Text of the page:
This isn’t the first time the world is seeing an economic downturn. Almost everyone currently in the workforce can share their battle scars by rattling off the many times the economy has hurt their businesses. This time, though, the compounding effect of a pandemic that is here/not here/maybe still here, coupled with a global cash crunch, has caused many startups in the tech industry to undertake layoffs or slow down hiring.
But as a startup CEO, you can’t decide to stick your head in the sand and wait for the chaos to blow over. Not just that, you can’t afford to get any of the five steps outlined above wrong because doing so may cost you precious time, resources, and ultimately, your business. Your main goal as a CEO, among the many other goals you have pinned on you, is to ensure your business model reflects the right value perception of your product to the target customer profile you have identified (provided you sized the market correctly).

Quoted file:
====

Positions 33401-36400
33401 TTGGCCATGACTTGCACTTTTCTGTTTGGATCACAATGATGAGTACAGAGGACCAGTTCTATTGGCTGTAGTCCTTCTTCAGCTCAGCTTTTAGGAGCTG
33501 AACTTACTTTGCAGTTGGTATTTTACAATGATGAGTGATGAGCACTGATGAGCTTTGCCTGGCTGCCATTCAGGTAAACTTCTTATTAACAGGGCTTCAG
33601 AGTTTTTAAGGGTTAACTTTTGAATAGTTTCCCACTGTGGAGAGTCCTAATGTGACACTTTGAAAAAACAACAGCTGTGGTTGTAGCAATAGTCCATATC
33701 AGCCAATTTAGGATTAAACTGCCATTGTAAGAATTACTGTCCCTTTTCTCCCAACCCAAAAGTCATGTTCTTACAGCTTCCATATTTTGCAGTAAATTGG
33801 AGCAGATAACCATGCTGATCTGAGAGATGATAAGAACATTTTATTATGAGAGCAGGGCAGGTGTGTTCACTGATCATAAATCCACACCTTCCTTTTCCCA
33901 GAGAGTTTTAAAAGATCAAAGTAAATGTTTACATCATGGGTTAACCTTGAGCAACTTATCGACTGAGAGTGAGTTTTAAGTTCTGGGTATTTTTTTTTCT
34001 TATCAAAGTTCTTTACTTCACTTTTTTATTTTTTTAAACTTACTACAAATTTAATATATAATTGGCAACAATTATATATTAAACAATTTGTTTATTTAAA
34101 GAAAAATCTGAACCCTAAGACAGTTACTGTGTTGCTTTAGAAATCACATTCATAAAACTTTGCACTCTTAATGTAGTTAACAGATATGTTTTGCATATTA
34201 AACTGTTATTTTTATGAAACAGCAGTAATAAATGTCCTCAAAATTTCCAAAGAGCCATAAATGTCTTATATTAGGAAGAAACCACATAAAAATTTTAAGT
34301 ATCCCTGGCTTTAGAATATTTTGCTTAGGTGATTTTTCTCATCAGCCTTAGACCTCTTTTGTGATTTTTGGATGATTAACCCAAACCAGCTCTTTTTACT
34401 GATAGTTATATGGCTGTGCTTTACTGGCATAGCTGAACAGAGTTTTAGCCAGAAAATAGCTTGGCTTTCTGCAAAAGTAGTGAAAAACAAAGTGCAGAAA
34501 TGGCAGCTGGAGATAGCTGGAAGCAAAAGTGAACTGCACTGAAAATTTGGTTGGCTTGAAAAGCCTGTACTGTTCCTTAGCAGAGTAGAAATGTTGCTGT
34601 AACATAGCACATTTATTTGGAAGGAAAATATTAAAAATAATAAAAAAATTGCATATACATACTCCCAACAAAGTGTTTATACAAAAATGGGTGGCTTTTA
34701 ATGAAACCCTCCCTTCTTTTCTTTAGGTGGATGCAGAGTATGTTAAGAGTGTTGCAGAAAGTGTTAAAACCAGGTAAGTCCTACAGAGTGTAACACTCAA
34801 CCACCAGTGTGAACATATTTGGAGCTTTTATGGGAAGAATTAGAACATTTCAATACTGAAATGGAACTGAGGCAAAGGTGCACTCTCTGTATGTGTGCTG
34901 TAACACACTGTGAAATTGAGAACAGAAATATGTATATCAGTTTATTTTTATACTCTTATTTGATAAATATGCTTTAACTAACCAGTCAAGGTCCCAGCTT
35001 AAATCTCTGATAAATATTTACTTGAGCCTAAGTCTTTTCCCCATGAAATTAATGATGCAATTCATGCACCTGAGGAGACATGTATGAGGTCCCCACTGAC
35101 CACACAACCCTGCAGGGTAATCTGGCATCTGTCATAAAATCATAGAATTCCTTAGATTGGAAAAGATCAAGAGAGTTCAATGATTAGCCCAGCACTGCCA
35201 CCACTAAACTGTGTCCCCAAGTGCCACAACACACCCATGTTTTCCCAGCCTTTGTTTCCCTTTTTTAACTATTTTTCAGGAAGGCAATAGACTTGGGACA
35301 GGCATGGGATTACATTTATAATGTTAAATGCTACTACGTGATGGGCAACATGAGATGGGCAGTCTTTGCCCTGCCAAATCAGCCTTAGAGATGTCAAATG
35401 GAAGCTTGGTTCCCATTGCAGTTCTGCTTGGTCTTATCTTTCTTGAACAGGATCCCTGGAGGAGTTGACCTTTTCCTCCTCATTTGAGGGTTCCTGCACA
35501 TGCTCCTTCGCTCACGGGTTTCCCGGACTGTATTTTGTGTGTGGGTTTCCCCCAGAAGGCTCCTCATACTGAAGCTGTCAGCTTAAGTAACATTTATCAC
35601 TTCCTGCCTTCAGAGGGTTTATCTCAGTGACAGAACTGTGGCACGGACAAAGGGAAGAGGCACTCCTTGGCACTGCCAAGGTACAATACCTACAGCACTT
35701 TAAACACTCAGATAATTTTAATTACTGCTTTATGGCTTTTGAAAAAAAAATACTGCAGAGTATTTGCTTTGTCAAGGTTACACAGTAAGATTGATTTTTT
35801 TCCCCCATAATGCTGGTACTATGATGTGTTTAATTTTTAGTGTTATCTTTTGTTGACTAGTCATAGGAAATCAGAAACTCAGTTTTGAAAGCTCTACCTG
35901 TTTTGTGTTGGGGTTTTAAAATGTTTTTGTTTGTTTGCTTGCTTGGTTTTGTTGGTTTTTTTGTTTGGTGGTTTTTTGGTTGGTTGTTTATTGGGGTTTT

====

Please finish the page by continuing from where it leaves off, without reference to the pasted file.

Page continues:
Let’s look at how the same five steps may evolve in an economic downturn rather than in typical times.
Again, this is a highly generalized version of the thought process a customer would go through when evaluating a product or solution, but the general principles would be, by and large, the same anywhere.
As you can see, the role that monetization plays in a startup during an economic downturn becomes even more magnified because of the acute and stringent focus on quantified value perception (or willingness to pay) by the customer. In times like the ones we’re in now, startups need to assess or reassess the strategic intrinsic (business models) and extrinsic (market sizing) factors to ensure they resonate with their target customers.